beach

Marking Weather, Forgetting Time

Lately, as a new approach to weekends, I’ve struck a deal with my kids. On one weekend day, they get to choose an activity. It’s usually something that requires money and coordination, like going to Chuck E. Cheese’s, or seeing Lego Batman at the Cineplex, or visiting the children’s museum—the kind of boisterous activity that you would only do if you are a child or supervising a child, the kind of experience designed to make children beg.

On the other weekend day, I make them walk with me. We’ve got at least a half dozen nearby trails that lead to the water. In the past, I’ve had a hard time motivating them for this, but lately, because it’s routine and because I’ve set it up as an exchange (your day, my day) they seem to roll with it.

And every week, once we arrive at the beach, I am struck by the same exact thing: They LOVE it here. They run around in search of sticks. They lift big rocks and watch the crabs flee. They descend into this kind of flow state where they can throw rocks into the water, one after another after another, and they don’t get bored. They are focused and happy. No one bickers.

If given the choice between a walk and Chuck E. Cheese’s, I’m pretty sure they would choose Chuck E. Cheese’s 98 out of 100 times, and yet they seem to have more fun on the walk. I think about how, just as Chuck E. Cheese’s is designed to appeal to all of their joy-seeking impulses, the beach was designed to appeal to all of their senses. Like, we could go to the children’s museum—we could pay $35 so that they can launch wooden boats in a water table—but Nature has already nailed it. There’s the soft sand, the logs to climb on and roll, the encroaching tide, and unexpected guests.

Last week, our Saturday brought us to a marina that sells soft serve ice cream for $2, a place where people launch boats and let their dogs run wild. Once we’d been playing for a half an hour, three friendly dogs stormed the beach. They were all different breeds, but all were black and white. One of them barked insistently at Smoke until he threw a wet stick over and over. Another one leapt in the air every time Stump threw a rock and this made Stump laugh uncontrollably.

When my kids grow up, wherever they land, I want them to know they grew up in the Pacific Northwest. I want them to feel it in their bones, to remember seasons of rain and breaks of sun, and the way Puget Sound spreads its fingers and holds the land. I want it to be a childhood of mossy trees and glassy inlets, a childhood spent throwing rocks in water, forgetting time.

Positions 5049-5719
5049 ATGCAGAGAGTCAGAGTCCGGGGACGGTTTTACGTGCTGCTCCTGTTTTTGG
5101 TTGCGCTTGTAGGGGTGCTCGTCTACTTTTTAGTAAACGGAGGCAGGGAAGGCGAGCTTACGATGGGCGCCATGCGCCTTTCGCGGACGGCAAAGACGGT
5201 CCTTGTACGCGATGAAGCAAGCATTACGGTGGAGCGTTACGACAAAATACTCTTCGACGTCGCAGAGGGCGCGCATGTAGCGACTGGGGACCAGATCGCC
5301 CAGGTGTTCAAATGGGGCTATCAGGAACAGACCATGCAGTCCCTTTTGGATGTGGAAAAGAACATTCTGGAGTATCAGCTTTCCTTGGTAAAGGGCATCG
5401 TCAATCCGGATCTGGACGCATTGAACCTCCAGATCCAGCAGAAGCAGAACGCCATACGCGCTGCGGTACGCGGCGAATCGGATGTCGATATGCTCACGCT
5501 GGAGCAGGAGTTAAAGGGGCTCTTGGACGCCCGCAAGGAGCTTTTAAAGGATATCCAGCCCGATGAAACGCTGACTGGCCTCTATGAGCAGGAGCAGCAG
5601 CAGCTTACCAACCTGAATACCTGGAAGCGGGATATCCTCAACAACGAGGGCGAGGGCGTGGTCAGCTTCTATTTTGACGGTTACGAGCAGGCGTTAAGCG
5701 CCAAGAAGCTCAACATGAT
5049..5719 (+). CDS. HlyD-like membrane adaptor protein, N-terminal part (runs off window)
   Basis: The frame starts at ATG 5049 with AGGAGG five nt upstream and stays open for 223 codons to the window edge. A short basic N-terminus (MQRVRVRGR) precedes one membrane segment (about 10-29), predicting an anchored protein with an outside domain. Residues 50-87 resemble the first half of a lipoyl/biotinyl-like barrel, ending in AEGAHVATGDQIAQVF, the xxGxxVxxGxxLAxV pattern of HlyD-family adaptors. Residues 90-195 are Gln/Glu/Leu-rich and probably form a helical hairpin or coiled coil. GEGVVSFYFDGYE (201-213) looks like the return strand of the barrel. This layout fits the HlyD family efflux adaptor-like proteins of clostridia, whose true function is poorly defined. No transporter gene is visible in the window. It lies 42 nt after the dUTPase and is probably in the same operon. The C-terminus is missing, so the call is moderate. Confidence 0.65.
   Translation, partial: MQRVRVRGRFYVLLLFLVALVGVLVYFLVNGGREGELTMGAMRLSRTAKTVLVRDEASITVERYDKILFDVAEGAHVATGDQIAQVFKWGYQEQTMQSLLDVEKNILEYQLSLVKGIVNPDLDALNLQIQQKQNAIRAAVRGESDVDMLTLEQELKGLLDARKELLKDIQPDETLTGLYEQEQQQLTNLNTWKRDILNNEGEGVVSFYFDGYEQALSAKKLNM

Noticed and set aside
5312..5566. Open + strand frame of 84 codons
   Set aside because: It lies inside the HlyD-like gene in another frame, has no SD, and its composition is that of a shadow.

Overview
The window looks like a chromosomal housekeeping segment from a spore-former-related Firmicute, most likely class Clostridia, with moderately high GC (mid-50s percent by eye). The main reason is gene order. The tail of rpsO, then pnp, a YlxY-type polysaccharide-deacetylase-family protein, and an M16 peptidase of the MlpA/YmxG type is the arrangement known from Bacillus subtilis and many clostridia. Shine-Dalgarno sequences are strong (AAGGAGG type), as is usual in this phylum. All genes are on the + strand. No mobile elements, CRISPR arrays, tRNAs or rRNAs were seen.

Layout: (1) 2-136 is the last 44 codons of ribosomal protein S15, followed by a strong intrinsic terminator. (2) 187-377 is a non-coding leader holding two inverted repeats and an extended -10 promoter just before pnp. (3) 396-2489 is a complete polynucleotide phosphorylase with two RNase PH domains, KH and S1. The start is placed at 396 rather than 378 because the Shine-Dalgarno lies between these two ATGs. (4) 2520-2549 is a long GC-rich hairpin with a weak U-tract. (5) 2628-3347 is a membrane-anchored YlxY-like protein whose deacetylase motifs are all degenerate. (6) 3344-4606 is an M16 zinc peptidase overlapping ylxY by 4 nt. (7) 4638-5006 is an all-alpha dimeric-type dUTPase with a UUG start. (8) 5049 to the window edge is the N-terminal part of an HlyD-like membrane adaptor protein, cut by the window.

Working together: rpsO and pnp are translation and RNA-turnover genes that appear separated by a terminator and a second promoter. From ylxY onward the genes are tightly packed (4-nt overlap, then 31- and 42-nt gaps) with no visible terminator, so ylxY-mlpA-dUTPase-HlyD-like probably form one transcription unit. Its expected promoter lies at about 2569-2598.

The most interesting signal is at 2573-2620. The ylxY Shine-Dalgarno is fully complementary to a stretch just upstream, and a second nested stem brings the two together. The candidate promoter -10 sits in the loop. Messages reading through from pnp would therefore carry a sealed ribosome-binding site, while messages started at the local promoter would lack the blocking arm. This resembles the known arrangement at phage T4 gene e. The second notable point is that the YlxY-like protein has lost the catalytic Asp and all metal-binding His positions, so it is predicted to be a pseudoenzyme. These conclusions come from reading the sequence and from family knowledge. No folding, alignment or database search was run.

A Scene of Changery

Before there was a change of scenery, there was the dream of a change of scenery. In September, as our summer ended, Kellie and I talked about Hawaii. We talked about jumping into warm ocean waters and hiking into Turtle Bay. I continued the dream by searching the internet one night while the rest of my family slept. If I could find us a space away from the resort scene and priced to our budget, then maybe we would go. It only took me a few clicks to find a little white house for rent on an 8,000 acre ranch. The photos showed green hills and rainbows, ocean views and horses and sheep. I showed the listing to Kellie and we booked it. Later, I showed it to Smoke to convince him that Hawaii was a place he wanted to go. For the months that followed, I sometimes clicked through the slideshow to remind myself of the place I’d eventually be. Just the thought of the hills and the warm air helped me breathe more deeply.

Before there was a change of scenery there were weeks of planning and packing. There were fluctuating airfares and impossible travel times. There was an impulse to cancel the trip if it meant a midnight layover in Anchorage or a 10 pm departure. There were the logistics of parking cars and renting cars and transporting car seats and packing toiletries and medicines and swimsuits and all the while feeling that, upon arrival, I would discover some essential item I’d forgotten.

The change of scenery arrives the moment I step off the plane and descend to the tarmac and my jeans are already sticking to my thighs. There are palm trees in planters just past the gate and Smoke has already put on his sunglasses. I have to keep Stump from climbing on the baggage carousel. We make a pile of bags on a patch of grass and wait for Kellie to pick up the rental car. My kids strip off their long sleeve shirts and climb along the walls, bare-chested. A pair of ladies with stiff hair make phone calls and give me the side-eye.